Should you protect your new business from a possible future divorce settlement?

13 October, 2014
by: Cripps Pemberton Greenish

It has recently been reported that there has been a surge in pre-nuptial agreements fuelled partly by entrepreneurs wishing to protect their fledgling businesses and future profits from any possible divorce settlements down the line.

The new wave of pre-nups tends to suggest it is not just those who already have established businesses and wealth who are seeking to protect their fortunes, but business owners who expect to make money in the future.

Savvy businessmen and women are realising the importance of pre-nuptial agreements in the context of their business start-ups and no doubt want to ensure that their hard work in forging a successful enterprise does not go to waste in what could be acrimonious divorce proceedings years later. Just like any other contracts made at the start of a business venture, it seems that many entrepreneurs now see pre-nups as another important aspect of business planning.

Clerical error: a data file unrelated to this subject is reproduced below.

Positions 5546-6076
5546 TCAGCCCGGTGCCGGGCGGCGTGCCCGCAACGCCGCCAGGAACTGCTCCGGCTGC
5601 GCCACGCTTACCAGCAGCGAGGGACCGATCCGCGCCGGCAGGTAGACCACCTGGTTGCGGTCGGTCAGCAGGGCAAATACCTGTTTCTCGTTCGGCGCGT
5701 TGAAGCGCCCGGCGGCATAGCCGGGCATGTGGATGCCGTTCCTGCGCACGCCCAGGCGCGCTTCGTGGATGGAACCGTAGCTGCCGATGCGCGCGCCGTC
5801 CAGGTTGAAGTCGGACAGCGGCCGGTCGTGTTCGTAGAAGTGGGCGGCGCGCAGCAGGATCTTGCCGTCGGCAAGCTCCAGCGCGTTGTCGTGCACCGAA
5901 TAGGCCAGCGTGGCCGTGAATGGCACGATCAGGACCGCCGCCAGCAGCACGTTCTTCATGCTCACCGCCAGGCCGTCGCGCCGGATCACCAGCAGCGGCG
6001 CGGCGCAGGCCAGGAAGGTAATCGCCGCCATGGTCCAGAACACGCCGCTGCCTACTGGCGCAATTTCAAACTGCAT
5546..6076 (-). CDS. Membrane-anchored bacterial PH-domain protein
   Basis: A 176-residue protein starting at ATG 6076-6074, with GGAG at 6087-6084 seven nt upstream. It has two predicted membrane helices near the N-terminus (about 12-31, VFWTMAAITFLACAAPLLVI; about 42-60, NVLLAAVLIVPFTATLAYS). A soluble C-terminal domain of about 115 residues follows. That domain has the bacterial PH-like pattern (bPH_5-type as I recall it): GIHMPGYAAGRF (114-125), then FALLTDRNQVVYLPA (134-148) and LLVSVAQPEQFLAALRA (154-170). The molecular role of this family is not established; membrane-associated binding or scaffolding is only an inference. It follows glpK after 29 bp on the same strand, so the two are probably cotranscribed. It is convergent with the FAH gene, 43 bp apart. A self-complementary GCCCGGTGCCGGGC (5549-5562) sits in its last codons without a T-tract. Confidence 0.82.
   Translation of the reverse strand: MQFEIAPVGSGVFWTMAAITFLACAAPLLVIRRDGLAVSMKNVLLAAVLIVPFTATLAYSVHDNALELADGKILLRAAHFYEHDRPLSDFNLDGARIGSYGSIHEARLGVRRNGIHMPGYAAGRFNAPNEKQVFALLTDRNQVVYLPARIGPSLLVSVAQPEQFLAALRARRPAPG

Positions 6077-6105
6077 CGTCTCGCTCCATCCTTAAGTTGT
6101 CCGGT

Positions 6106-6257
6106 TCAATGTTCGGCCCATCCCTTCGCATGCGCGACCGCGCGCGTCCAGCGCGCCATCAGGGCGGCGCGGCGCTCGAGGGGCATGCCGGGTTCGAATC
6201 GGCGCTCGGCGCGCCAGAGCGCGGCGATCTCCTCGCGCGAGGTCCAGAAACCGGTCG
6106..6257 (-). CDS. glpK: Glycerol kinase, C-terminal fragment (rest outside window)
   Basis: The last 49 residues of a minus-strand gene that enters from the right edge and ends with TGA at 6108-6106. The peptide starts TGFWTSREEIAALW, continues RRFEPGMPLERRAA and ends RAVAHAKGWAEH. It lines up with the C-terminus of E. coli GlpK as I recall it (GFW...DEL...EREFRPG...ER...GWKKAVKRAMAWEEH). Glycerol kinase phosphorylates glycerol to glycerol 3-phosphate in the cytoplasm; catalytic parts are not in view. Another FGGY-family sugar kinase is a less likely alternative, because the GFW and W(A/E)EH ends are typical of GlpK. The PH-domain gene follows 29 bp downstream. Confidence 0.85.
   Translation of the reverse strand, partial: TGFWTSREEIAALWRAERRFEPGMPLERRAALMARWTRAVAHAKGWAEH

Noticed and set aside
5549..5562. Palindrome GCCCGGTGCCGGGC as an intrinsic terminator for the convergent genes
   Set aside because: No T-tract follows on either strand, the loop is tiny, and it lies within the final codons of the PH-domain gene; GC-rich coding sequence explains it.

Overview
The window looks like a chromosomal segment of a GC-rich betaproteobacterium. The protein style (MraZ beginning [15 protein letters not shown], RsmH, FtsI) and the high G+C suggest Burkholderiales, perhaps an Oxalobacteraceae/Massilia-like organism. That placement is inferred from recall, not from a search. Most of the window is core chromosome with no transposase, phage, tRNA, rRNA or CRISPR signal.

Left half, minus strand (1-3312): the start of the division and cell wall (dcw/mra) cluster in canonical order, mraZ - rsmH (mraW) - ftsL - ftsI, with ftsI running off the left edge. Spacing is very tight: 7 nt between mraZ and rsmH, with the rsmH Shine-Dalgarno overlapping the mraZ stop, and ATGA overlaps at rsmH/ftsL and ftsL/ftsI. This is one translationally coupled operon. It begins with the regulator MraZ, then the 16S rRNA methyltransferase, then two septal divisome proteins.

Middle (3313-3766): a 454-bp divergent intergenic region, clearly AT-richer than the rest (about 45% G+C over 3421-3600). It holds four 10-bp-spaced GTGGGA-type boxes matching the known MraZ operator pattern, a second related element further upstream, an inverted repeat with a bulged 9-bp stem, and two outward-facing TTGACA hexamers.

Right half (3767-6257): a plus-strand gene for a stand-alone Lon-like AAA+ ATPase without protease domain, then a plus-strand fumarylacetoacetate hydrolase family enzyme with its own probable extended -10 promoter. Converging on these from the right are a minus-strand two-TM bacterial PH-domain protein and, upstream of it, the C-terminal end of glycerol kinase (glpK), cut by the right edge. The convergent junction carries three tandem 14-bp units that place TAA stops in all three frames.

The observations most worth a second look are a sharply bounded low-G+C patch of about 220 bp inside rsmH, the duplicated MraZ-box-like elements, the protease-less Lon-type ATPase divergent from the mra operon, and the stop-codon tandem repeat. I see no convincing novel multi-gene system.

The ruling in the Radmacher case, in which the husband of German heiress Katrin Radmacher attempted and failed to have their pre-nup set aside, has also without doubt added to the increase in these types of agreements. The judgement essentially made pre-nups more enforceable in law, meaning that they should now be a consideration not only for wealthy individuals but also for people starting out in the commercial world who want to avoid the potential business instability that divorce and financial remedy proceedings can often entail.